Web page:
According to the Cambridge dictionary, going with the flow is defined as to do what other ​people are doing or to ​agree with other ​people because it is the ​easiest thing to do.
I am writing a paper and I'm really stumped as to what would be an idiom, or a way to describe a person who is not going with the flow.

Specifically, the sentence which I need this for is this:
I have had to come to terms with a lot of cultural differences which has been a struggle for my ____________ personality.

Note: I am specifically asking about an idiom, and not words such as: inflexible, rigid, stiff, unadaptable, firm.

  • 5
    From the perspective of those people who are going with the flow, those who don't are dragging their heels, or trying to turn back the tide. From the perspective of the "lonely furrow ploughers", they're marching to a different drum (or refusing to act like sheep, or whatever). Jan 16, 2016 at 16:59
  • 4
    Try contrarian and see if it fits your sense. Type A is assertive, no matter which way the wind is blowing.
    – deadrat
    Jan 16, 2016 at 17:00
  • 1
    The book, Accidental Tourist by Anne Tyler, is about a travel writer who refuses to go with the flow. He seeks out accommodations that do not jar his stay-at-home sensibilities, and do not reflect the new location in which he finds himself. He is not a do in Rome ... kind of person.
    – bib
    Jan 16, 2016 at 17:05
  • 3
    To go against the grain.
    – Anonym
    Jan 16, 2016 at 18:02
  • 1
    Or "to the beat of their own drum"... Jan 16, 2016 at 22:36

14 Answers 14


If you don't go with the flow then you go your own way or do your own thing. Admittedly, for your sample sentence, go-my-own-way personality might be a bit cumbersome. So you may prefer independent or independent-minded:

[independent-minded in Collins Dictionaries:] self-reliant and seeking autonomy

-minded in Cambridge Dictionaries:

having a ​particular ​character, ​interest, or way of ​thinking about things:

She's very ​[] independent-minded (= she has a very ​[] independent ​character).

So, to see how it sounds in your sample sentence:

I have had to come to terms with a lot of cultural differences which has been a struggle for my independent personality.

I have had to come to terms with a lot of cultural differences which has been a struggle for my independent-minded personality.

  • 1
    This is very good! Funny how I thought about "independent-thinker" like a second ago, but obviously "minded" is much better :)
    – Idos
    Jan 16, 2016 at 17:17
  • @Idos, I considered free-thinking, but it's very much connected with skepticism and atheism, which doesn't look like what you're looking for.
    – Jacinto
    Jan 16, 2016 at 17:21
  • 1
    After thinking about your question it seems more of a question of comfort. I don't think my "rebel" comment above nor this "independent" answer here really addresses it. To come to terms with cultural differences .... hummmm. What do you call those who are comfortable in there own environment. Who are those uncomfortable with change? I might be reading the question wrong but I go with something that describes set in your ways.
    – user116032
    Jan 16, 2016 at 18:17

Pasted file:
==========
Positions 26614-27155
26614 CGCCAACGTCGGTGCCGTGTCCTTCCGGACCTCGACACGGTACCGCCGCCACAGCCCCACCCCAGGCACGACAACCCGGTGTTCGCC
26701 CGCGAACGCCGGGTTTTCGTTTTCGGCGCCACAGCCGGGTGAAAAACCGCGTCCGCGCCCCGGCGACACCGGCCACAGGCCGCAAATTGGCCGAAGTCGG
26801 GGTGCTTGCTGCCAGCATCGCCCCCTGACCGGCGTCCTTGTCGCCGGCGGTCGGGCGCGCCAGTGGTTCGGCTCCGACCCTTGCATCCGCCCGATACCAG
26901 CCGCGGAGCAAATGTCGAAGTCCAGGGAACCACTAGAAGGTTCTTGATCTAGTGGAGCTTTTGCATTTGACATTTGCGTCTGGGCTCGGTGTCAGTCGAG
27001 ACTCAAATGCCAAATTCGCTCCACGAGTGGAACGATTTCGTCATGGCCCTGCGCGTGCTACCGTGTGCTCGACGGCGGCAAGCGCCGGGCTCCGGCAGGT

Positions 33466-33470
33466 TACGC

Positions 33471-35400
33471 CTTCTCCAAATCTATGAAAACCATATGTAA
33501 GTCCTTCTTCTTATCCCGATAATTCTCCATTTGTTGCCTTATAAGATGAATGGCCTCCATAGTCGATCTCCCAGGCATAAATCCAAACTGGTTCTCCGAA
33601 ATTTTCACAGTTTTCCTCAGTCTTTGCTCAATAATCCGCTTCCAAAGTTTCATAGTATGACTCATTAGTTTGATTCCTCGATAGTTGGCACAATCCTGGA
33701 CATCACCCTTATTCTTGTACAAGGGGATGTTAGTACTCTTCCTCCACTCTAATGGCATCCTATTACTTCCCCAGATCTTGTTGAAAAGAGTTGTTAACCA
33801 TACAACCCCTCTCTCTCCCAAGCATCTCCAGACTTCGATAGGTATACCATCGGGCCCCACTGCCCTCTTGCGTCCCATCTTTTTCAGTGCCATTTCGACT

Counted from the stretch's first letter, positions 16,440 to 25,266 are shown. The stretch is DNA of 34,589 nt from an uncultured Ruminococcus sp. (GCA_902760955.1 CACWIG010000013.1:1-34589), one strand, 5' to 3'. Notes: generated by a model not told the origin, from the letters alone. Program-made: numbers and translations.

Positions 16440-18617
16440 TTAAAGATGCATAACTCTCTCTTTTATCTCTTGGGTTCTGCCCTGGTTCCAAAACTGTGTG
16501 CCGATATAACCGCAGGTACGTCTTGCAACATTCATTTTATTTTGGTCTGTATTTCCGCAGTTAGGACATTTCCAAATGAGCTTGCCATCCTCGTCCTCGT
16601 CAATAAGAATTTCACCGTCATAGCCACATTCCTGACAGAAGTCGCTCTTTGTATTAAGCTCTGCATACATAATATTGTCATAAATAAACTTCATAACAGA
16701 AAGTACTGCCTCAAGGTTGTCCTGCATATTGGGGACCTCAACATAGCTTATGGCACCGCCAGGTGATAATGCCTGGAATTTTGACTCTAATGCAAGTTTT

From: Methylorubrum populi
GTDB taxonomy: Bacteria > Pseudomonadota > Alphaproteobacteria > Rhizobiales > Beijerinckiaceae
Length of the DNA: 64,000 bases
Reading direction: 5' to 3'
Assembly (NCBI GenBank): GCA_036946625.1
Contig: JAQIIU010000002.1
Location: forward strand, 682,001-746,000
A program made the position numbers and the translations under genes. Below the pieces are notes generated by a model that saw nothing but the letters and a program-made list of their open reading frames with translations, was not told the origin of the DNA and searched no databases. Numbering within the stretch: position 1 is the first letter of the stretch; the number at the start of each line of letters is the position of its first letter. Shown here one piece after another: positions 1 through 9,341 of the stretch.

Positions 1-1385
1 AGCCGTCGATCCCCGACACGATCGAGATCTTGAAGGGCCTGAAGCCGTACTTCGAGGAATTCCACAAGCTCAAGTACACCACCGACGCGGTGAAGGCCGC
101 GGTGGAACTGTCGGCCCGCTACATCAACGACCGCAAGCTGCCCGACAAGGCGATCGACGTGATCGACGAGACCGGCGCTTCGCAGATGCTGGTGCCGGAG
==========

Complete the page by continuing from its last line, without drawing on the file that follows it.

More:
How about "going against the grain"?



For some reason, all the answers so far seem to have missed the natural opposite of going with the flowgoing against the flow:

to do or say the ​opposite of what most ​people are doing or saying:
With this new ​book, she is going against the flow.

Admittedly, it's not a perfect fit for your sentence, since that context really needs an adjective to modify "personality". Fortunately, English is flexible enough that if you want, you can press a verbal phrase like "going with/against the flow" into service as an adjective — possibly hyphenating it to show that you're treating it as a single unit — without the grammar screaming too much in pain:

I have had to come to terms with a lot of cultural differences which has been a struggle for my going-against-the-flow personality.

OK, so it's probably not the greatest literary masterpiece ever. But if you really want an exact antonym for "going with the flow", then this is it.

  • My thoughts exactly. Also, in a similar vein, I thought of swimming upstream (which I've now noticed was the very first answer, from T.E.D.).
    – AndyT
    Jan 19, 2016 at 11:48
  • This seems to be the answer to the main question. The second part of the question (Specifically, the sentence which I need this for is this:...) wouldn't even work well with the original going with the flow).
    – ispiro
    Sep 23, 2020 at 20:19

I believe swimming upstream is about as opposite a sentiment as you can get. It even means the opposite in the two phrases' literal sense.

  • Thanks for your answer, please see my edit. I don't think this will work there, right?
    – Idos
    Jan 16, 2016 at 16:48
  • 3
    @Idos - It doesn't work there any worse than "going with the flow" does. I'd suggest rephrasing if you wanna use either. Both are verb phrases, and your context requires an adjective
    – T.E.D.
    Jan 16, 2016 at 16:49
  • well that is why I want the opposite of going with the flow...
    – Idos
    Jan 16, 2016 at 16:50
  • Also I would appreciate any rephrasing suggestion
    – Idos
    Jan 16, 2016 at 16:51
  • Note that you can adjectify this, albeit with somewhat awkward results: my upstream-swimming personality.
    – user152004
    Jan 16, 2016 at 20:28

The common idiom bucking the trend appears to fit your scenario:

to be ​obviously different from the way that a ​situation is ​developing ​generally, ​especially in ​connection with ​financial ​matters

To adapt this into an adjectival form you could say you have a trend bucking personality or, in nounal form, that you are a trend bucker. Both of these words do see usage, as evidenced by google searches - we see that: